A senior might wait for “someone” to fix something in no man’s land. As a Staff Engineer, you are the “someone” who needs to fix it, or (even better) drive the ones who will fix it and help them grow.
Foster collective ownership and conversations among engineering team members about the “health” of the codebase and technical direction.
Empower engineers, regardless of their team or seniority, to bring their ideas and technical contributions to the table.
Shift from a reactive mindset to a proactive one. In other words, you are expected to look at the bigger picture, forecast paths, and find ways to multiply your impact.
Your area of scope is bigger, but your time is still the same. You won’t have the time to solve everything. You’ll need to pick your battles and give other people the opportunity to grow.
Your manager will give you a broad perspective about what surrounds you. Work closely with them to better understand how and where you can best spend your time and maximize your impact.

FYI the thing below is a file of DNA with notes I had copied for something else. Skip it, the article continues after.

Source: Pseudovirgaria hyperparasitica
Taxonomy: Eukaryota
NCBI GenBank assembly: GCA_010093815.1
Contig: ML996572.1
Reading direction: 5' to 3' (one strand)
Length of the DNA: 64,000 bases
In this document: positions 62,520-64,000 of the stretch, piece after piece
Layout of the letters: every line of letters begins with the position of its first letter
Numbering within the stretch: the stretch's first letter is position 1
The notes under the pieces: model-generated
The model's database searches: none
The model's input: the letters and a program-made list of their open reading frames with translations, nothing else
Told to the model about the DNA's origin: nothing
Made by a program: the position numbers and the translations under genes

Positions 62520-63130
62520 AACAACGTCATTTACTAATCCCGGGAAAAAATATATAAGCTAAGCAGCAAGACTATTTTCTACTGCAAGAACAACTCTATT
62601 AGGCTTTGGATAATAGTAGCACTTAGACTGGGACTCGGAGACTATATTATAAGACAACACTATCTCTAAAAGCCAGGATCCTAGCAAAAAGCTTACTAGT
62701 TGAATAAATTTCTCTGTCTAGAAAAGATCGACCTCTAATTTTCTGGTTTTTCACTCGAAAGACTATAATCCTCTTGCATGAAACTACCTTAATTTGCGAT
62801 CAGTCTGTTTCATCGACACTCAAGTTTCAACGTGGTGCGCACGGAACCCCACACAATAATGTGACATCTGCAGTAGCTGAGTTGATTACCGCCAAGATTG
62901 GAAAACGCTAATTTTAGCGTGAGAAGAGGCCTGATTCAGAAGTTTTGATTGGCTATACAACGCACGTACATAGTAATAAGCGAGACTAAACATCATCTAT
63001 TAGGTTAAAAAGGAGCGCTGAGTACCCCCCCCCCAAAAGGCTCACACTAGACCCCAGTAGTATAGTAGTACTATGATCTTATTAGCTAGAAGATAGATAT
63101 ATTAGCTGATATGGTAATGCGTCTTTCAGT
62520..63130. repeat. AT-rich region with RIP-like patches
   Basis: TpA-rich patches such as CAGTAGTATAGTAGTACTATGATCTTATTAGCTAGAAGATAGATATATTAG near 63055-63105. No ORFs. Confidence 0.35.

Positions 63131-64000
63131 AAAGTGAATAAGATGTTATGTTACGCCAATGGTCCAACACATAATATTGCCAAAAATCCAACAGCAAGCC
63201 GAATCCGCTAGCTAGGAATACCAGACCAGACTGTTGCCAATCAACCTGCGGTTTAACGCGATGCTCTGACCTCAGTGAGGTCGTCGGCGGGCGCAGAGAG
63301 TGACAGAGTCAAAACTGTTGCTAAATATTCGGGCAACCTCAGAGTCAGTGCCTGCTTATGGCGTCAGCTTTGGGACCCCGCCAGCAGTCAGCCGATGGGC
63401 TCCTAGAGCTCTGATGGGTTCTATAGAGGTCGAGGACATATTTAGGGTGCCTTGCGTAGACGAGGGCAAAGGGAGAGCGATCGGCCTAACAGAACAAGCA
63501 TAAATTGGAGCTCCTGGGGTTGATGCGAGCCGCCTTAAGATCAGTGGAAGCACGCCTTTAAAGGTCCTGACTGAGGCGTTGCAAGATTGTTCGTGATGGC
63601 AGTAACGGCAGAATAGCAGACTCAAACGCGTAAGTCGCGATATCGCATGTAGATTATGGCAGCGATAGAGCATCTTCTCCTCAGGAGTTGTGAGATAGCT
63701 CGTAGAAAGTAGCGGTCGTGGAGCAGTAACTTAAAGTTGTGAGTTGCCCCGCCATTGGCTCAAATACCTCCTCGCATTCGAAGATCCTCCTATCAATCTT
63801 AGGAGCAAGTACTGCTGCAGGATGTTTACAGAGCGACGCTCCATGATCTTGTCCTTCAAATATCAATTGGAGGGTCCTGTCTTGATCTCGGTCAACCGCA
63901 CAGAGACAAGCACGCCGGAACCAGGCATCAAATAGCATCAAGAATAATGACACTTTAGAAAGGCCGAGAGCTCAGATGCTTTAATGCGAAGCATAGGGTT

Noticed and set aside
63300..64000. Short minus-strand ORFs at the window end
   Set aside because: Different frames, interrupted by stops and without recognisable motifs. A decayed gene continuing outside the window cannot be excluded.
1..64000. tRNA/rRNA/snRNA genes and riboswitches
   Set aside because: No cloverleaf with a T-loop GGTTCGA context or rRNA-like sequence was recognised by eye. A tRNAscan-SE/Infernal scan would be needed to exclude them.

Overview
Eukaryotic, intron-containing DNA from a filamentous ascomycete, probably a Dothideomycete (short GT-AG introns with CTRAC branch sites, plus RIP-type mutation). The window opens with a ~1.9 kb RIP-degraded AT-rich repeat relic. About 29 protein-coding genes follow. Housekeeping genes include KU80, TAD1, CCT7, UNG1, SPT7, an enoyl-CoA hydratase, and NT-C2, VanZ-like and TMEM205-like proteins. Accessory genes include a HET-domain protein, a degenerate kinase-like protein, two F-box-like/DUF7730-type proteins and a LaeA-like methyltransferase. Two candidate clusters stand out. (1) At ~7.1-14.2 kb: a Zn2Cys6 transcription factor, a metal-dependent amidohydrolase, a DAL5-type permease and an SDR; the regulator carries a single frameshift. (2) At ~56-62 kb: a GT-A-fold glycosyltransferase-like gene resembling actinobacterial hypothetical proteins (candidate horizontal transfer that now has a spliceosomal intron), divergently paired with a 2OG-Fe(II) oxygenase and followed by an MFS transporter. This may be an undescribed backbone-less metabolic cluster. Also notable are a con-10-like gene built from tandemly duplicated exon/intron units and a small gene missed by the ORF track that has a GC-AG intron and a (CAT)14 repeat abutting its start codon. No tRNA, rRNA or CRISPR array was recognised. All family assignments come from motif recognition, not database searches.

Being heads down in code probably is no longer your primary job. You must tackle technical challenges, but that doesn’t necessarily mean you have to tackle all the coding challenges. Whenever possible, delegate code challenges to others. Be their buddy, be a code reviewer, and let them grow.
If you are currently looking for a way to make an impact, here are a few quotes from “The Staff Engineer’s Path” book by Tanya Reilly to inspire you:
“You need to be busy enough that you give other people space to grow too.”
“If you always have time to answer all the questions and take on all the tricky problems, nobody else gets to experience doing that.”
“If you did an amazing job on something that wasn’t a good use of your time, you didn’t actually do an amazing job.”
This article was our first step in aligning our Staff Engineers’ expectations and bringing them together. For more insights into the role of a Staff Engineer, read stories from the community.
Book: The Staff Engineer’s Path by Tanya Reilly — Her book was my biggest influence to write this article and spread the word. Thank you so much, Tanya!
Book: The Staff Engineer by Will Larson — All his guides and some interviews are available online.